We all have ideas for new board games. Okay, maybe not all of us. But who hasn't sat through a long game of Monopoly or Risk and thought "This game would be way better if..." After taking that first step away from a base game, it's only a few more to determine rules and objectives, maybe even moving to designing a game board (or whatever you would call the set-up for "Cones of Dunshire"). You might be ready to commission custom boxes, but hold one second. How do you know what the box needs?
Yes, the box needs to fulfill the basic needs: holding the game contents safely and securely, providing a pleasant experience for the user, things like that. But the cost associated with custom boxes usually doesn't rise to the top of the list. It's admittedly less interesting than choosing player tokens or designing a game board. But it's arguably one of the most important parts of launching your original board game.
Custom Boxes: Your First Quest
New ideas for board games can come from any source of inspiration. It might be, like we mentioned above, a new take on an old tradition. It could be something entirely new and original, educational or strictly fun, or any other variety of elements. But in the early planning of the game, keep in mind how this needs to be packaged. Not just from a business or marketing sense, but from a practical and logistical standpoint as well.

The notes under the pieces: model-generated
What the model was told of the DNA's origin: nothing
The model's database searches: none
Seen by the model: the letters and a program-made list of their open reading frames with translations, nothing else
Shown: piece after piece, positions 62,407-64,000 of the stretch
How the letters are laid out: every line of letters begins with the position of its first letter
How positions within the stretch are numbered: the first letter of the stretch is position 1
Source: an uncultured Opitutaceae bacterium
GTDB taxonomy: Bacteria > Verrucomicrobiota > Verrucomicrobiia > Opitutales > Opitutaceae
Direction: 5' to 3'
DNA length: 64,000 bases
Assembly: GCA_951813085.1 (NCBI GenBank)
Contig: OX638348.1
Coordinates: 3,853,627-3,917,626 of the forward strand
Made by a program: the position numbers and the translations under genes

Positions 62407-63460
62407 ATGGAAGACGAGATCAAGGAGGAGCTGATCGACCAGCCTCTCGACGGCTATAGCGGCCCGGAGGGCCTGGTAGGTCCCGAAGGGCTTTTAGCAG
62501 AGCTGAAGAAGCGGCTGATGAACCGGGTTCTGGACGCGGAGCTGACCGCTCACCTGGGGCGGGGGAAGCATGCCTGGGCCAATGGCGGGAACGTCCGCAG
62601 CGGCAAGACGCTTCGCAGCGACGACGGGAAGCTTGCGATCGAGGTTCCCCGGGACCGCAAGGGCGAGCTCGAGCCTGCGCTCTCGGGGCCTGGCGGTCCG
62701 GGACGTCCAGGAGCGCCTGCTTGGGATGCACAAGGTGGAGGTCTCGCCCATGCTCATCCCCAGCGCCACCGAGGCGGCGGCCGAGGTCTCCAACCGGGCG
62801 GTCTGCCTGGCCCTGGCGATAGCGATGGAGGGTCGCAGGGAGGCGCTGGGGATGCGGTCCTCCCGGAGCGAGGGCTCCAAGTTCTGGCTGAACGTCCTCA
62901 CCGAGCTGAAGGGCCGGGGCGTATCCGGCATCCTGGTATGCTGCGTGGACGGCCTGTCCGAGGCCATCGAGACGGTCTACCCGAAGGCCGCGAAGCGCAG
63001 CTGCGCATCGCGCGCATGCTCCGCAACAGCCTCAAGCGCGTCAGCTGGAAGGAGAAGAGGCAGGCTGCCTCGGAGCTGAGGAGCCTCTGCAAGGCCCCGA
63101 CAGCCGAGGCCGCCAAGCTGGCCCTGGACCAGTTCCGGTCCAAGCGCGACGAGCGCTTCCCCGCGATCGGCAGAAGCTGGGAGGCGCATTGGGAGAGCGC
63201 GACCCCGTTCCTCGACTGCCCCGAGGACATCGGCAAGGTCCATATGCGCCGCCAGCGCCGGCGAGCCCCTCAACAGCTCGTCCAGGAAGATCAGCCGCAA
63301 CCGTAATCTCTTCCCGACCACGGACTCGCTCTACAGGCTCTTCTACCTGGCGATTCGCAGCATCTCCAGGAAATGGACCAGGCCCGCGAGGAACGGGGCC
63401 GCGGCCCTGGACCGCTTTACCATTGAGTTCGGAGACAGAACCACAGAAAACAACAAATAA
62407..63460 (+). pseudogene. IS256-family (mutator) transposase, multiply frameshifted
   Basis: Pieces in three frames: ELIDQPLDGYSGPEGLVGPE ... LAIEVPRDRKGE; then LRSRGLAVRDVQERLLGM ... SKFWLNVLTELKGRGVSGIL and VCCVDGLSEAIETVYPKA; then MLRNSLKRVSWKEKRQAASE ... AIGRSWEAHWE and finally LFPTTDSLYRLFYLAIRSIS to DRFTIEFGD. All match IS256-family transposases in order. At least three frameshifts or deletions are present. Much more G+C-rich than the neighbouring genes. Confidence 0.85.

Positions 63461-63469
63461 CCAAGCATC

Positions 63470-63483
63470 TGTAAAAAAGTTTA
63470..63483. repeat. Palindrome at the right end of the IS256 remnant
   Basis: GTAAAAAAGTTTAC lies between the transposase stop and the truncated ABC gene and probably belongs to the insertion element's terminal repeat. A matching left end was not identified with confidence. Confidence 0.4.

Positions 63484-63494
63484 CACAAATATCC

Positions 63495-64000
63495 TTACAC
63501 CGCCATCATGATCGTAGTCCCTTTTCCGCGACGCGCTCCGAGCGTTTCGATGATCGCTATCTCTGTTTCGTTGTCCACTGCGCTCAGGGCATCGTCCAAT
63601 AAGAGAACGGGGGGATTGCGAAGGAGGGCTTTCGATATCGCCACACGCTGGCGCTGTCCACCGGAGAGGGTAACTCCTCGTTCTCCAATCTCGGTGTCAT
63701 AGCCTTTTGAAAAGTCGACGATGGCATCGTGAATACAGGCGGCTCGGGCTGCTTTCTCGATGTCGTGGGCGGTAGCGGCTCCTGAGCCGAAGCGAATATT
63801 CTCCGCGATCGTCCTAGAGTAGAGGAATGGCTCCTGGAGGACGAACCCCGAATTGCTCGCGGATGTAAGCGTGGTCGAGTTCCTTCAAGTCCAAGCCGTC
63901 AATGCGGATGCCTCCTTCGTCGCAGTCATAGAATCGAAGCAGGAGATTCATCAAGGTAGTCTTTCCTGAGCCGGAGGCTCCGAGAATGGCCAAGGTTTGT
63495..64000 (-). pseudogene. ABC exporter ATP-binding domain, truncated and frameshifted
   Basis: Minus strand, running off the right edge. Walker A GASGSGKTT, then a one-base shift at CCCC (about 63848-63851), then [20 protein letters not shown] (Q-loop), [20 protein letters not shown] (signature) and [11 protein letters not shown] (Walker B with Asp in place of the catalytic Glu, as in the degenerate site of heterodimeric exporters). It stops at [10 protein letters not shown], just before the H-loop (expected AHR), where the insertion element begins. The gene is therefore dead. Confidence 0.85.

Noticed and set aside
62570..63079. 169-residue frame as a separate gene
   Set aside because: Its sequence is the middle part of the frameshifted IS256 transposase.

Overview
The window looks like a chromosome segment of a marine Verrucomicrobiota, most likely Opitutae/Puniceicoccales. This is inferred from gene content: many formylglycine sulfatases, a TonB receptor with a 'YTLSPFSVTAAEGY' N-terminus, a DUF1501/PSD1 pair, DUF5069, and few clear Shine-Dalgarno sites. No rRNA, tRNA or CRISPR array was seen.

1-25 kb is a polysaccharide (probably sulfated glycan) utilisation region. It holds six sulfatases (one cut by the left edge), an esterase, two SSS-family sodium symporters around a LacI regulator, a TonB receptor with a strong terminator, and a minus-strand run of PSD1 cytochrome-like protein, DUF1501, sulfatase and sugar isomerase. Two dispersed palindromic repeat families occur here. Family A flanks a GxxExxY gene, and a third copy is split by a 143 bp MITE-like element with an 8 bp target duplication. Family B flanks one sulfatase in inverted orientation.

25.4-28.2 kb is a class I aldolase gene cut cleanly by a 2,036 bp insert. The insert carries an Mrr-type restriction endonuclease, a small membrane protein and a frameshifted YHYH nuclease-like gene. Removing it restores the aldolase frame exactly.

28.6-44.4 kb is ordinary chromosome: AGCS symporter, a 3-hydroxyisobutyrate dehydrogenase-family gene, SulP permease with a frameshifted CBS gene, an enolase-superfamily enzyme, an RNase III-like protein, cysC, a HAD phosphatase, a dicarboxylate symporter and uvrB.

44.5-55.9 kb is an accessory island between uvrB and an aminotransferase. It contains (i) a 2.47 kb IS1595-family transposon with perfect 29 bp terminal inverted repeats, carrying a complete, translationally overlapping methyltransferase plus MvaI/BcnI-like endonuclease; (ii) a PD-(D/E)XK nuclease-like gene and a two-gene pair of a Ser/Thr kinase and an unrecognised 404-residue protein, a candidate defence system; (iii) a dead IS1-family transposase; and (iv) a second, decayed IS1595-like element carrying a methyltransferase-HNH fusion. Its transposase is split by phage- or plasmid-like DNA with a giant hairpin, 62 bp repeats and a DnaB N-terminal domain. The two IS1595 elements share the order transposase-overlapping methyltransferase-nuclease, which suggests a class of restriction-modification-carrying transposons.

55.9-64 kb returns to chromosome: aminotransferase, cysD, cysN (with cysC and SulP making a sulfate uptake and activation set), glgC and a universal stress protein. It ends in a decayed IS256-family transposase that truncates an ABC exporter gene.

- Pare down what's necessary to play the game
From an imaginary perspective, designing an intricate game with lots of player pieces and tokens, cards and chips, might come off like a great idea. But a game doesn't need to be upward of 100 pieces to be fun (well, unless we're talking about a literal puzzle). Think of it this way: the more pieces your game has, the more it will cost to produce, and the more it will cost in stores. Additionally, it will affect your packaging requirements.
- Using your pared down model, start to think through what style of packaging is necessary
Custom boxes need to be able to provide protection for fragile game pieces or simply provide a home for the collective pieces and board. If these pieces are heavy, then a sturdier material, like chipboard, is going to be needed. If they're breakable in any way, consider foam inserts or plastic molding trays to keep them safe. Or, if there are other things that need to be kept from rolling around (like dice), that's another kind of tray. At Sunrise, based in Minnesota, we've helped many gamemasters think through their packaging. Bring your needs to us, and we can work through them.
- Make a list of the things necessary for the box
And not just art. People who pick this thing up off the shelf want to know a little bit more, so give them a little teaser. Provide a statement about the game and any other relevant information. Does it include small, possibly choke-able pieces for little kids? Add that a caution might be necessary. Is there a recommended age range for the game? Add that too. Add anything that might be necessary from a legal perspective, but don't forget that this is what needs to sell customers.